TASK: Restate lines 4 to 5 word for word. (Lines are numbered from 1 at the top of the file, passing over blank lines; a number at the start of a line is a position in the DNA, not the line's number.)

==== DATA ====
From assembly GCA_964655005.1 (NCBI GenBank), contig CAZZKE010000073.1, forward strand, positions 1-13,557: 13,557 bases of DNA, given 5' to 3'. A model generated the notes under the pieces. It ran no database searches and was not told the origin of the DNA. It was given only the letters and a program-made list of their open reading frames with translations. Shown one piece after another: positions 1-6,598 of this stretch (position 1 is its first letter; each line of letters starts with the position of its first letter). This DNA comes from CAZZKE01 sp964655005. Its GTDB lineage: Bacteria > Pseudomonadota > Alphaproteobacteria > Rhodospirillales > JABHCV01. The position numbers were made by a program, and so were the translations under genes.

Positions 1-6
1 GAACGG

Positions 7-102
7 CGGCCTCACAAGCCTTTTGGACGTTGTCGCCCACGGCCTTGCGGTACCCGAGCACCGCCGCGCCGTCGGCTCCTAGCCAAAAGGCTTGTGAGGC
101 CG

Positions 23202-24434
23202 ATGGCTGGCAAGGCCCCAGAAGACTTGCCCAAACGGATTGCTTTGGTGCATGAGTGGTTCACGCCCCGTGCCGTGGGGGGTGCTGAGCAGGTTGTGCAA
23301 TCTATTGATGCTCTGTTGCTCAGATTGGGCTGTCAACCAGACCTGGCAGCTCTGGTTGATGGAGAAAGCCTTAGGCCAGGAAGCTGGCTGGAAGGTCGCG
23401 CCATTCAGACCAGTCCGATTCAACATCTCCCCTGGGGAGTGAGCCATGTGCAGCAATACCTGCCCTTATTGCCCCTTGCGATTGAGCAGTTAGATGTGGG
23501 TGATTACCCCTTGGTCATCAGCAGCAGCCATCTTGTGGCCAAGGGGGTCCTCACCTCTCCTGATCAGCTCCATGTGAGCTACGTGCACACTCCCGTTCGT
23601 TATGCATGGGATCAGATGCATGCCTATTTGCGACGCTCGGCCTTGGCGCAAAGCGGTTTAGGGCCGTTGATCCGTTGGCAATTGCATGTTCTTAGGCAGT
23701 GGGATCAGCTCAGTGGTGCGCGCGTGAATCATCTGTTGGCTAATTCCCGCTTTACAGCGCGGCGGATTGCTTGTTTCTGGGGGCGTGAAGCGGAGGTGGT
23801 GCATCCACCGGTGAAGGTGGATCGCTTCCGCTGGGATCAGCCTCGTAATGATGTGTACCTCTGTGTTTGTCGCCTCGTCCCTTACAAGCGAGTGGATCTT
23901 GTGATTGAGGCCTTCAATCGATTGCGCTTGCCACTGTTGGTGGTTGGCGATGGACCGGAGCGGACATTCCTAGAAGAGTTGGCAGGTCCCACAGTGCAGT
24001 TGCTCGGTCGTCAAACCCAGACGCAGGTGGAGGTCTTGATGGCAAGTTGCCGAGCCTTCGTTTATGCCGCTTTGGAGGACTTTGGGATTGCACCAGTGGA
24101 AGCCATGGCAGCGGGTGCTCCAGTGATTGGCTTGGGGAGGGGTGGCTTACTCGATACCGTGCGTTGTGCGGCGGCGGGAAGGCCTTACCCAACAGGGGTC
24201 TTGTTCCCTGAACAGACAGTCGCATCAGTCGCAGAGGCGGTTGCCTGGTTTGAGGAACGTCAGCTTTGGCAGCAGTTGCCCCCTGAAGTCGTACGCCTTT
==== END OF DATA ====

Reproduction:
Positions 7-102
7 CGGCCTCACAAGCCTTTTGGACGTTGTCGCCCACGGCCTTGCGGTACCCGAGCACCGCCGCGCCGTCGGCTCCTAGCCAAAAGGCTTGTGAGGC